Google's SPDY protocol could ramp up Web speeds

Researchers at Google are playing with a new Web protocol that could theoretically decrease the time it takes to load a Web page by a significant amount.

As part of its continual push to speed up the Web, Google is taking a look at one of the most basic connections: the conversation between Web servers and browsers.

Google is working on an experimental Web protocol that could make Chrome much faster. Google

For almost forever, HTTP (Hypertext Transfer Protocol) has been the standard that allows Web servers and computer browsers to understand each other, transforming the bits and bytes served up from a Web publisher into a Web page in your browser. But Google announced Thursday that it's working on project called SPDY (pronounced, of course, "speedy") that it feels could make everything faster than HTTP currently allows.

"We want to continue building on the Web's tradition of experimentation and optimization to further support the evolution of websites and browsers. So over the last few months, a few of us here at Google have been experimenting with new ways for Web browsers and servers to speak to each other, resulting in a prototype Web server and Google Chrome client with SPDY support," wrote Mike Belshe and Roberto Peon, software engineers at Google, in a blog post.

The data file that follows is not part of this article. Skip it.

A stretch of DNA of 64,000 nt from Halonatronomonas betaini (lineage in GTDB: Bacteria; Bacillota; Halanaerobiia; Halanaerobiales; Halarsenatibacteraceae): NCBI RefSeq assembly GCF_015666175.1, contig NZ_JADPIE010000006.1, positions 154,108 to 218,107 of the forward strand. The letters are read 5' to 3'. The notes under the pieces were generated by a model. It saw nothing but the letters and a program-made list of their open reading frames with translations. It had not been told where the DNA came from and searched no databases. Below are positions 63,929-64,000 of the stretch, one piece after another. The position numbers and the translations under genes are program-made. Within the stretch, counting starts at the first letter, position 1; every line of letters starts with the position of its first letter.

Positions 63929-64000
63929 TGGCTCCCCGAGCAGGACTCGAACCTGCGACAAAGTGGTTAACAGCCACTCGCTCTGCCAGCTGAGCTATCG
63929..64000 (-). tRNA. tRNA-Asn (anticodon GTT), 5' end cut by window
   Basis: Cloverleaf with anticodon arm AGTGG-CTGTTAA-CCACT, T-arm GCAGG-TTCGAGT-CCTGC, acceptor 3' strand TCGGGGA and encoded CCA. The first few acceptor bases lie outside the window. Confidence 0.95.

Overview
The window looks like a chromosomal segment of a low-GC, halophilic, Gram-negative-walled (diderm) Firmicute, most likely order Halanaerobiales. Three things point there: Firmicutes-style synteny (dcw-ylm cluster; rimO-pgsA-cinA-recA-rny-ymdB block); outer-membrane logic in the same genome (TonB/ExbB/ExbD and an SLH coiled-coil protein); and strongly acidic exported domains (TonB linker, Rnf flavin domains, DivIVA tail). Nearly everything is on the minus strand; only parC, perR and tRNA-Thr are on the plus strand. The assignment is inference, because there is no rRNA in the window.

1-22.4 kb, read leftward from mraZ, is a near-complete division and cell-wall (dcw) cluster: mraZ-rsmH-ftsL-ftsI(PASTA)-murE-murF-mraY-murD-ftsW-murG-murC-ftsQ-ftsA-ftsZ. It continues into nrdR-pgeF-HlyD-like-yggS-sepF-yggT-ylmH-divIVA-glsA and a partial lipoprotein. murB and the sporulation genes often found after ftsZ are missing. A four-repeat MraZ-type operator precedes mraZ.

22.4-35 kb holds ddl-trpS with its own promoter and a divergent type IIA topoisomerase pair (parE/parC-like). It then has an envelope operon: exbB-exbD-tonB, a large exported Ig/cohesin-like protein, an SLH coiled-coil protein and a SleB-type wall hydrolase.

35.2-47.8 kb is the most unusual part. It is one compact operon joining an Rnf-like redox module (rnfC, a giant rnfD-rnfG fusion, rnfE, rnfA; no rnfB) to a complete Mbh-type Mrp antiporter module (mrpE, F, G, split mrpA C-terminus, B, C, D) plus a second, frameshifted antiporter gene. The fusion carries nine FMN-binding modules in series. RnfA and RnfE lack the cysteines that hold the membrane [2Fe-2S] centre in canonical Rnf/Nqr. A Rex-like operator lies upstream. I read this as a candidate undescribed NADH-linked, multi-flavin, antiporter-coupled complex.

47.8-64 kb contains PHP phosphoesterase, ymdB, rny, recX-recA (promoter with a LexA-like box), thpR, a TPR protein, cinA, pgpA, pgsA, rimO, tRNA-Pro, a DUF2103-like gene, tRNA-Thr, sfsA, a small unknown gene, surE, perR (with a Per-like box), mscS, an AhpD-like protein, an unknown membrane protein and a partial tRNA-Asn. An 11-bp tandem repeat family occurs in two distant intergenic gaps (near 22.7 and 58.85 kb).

In lab conditions unlikely to be duplicated in the real world, Google said SPDY allowed Web pages to load up to 55 percent faster on some of the Internet's biggest sites. "There is still a lot of work we need to do to evaluate the performance of SPDY in real-world conditions. However, we believe that we have reached the stage where our small team could benefit from the active participation, feedback and assistance of the Web community," Belshe and Peon wrote in their blog post.

Techcrunch clarified with Google that it is not planning to advocate one day flipping a switch and moving from HTTP to SPDY, but rather has a more gradual plan in mind where SPDY plays a role in addition to HTTP. One interesting development to watch will be whether Google plans to keep this as a Chrome-only enhancement , or whether it plans to advocate it as a Web standard within the browser community.

About the author

    Tom Krazit writes about the ever-expanding world of Google, as the most prominent company on the Internet defends its search juggernaut while expanding into nearly anything it thinks possible. He has previously written about Apple, the traditional PC industry, and chip companies. E-mail Tom.

     

    Join the discussion

    Conversation powered by Livefyre

    Show Comments Hide Comments